We start down into a pretty thick overcast. Vectored onto the ILS 35, I note we're still IMC at 2,000 feet. So much for the forecast. But the ILS does bring a big bouquet of relief: I can receive a glideslope, great reassurance for a man with an altimeter staring him in the face that reads height in 700-foot gulps. I'm quite grateful when we break out with infinite runway before us. We'll sort out the maintenance tomorrow, a Saturday.

To my surprise and gratitude, Wiggins has weekend maintenance. I talk to John Danis at 9 a.m. and by 11:30 he calls me back, announcing that he's located both pitot tubes on the fuselage and recommends bringing the airplane into the hangar for a static leak check and a leak check of the air data computer. I'm very grateful for Saturday service. I also talk to Bill Turley, our airplane's constant gardener, and ask him, given his intimate knowledge, to talk directly to John at Wiggins.

The two mechanics talk. It is much like asking two plumbers to clean your pipes. Each has a different view of things. In the end, Bill Turley arranges for an air data computer to be flown from Duncan in Omaha to Manchester. This is not the first air data computer that I've bought for this airplane from this vendor. There's a certain sense of familiarity. Delivery is scheduled for Sunday afternoon at 4:36. John will be there until 10, so chances of having a workable airplane in time to fly home on Labor Day are good. I go to sleep expectant but wary.

No word on Sunday, but by Monday morning John is on the phone. The air data computer didn't arrive at 4:36; it got there after 10. John was gone. He's there with it now, though. I make reluctant backup reservations on Southwest's 8:20 p.m. to Tampa. The arrival is close to midnight. I've got a big day the next day and the late arrival doesn't sound appealing.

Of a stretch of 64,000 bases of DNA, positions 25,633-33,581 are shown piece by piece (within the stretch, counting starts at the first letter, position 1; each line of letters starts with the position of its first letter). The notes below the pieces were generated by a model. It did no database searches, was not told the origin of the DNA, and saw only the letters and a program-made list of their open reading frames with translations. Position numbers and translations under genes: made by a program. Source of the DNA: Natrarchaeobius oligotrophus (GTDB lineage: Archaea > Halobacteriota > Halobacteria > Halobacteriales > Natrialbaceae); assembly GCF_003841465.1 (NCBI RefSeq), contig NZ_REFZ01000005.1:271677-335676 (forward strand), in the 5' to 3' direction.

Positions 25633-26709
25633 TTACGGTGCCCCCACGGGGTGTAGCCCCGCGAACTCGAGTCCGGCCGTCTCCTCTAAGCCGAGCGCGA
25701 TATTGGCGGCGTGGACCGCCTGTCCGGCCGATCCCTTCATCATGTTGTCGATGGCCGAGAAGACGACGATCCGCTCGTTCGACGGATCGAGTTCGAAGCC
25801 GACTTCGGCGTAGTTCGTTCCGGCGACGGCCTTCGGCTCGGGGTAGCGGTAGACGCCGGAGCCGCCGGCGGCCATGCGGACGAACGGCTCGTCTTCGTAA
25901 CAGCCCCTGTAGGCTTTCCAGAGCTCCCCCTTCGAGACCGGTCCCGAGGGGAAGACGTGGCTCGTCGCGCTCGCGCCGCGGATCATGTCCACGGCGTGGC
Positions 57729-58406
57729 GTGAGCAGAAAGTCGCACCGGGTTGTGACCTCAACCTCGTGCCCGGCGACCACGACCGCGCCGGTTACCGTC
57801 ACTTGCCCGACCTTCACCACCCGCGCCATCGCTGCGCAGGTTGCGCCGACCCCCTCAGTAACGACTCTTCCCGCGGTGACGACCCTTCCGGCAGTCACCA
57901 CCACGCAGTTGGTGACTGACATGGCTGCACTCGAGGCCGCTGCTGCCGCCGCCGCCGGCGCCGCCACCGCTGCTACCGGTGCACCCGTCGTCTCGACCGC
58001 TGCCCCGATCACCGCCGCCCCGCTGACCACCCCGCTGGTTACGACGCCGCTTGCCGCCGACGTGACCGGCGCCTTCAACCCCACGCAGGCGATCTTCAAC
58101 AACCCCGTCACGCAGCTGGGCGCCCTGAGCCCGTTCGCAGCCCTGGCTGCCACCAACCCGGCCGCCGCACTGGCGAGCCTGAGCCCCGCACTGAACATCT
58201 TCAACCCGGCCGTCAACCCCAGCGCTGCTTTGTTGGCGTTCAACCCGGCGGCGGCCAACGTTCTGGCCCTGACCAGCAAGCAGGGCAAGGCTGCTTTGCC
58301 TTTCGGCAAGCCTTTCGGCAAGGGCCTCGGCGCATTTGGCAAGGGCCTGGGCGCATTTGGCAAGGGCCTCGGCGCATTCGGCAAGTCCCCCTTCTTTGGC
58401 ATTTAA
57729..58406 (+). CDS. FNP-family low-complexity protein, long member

I figure that a signed off, safe airplane by noon will make it possible for us to get home. Later than that, I've got to go home on the airlines and my wife and dog will get to stay in the cool air while I return to work. My hopes don't last long. There's a Northwest Airbus stranded at MHT with a fuel leak in an engine. John is called away. We're understandably on the back burner. I try to adjust. Not many times has this airplane stranded us. And it is definitely not safe to start out on a 1,000-nautical mile plus IFR trip. Not for me, at least.

The airline trip home and week at work are all satisfactory, but leave me with a sense of life unlived, of flights unflown. On the following Saturday, I board Southwest and track back to MHT. The work is done. The bill is reasonable. I pick up the airplane and fly VFR to KLEB. Everything, except the XM Weather, seems to work okay, but I don't get high enough for a real reassurance. A generous homecoming awaits.

Next morning we prepare for the trip home. The weather is not what I'd pick for a takeoff in a newly repaired airplane: 600 overcast, visibility three miles. There are numerous convective cells about. I put MHT in the box in case something happens on takeoff, oblivious to the fact that there is a thunderstorm right there, right now.

We depart without difficulty and I and Cathy, but not the dog, are relieved to break out on top around 14,000. Now all we have to do is circumnavigate the tropical storm (Gabriel) pounding the Outer Banks and deal with the summertime afternoon thunderstorms in Florida. Everything is working perfectly, including the recalcitrant Nexrad. The dog shows no hint of concern.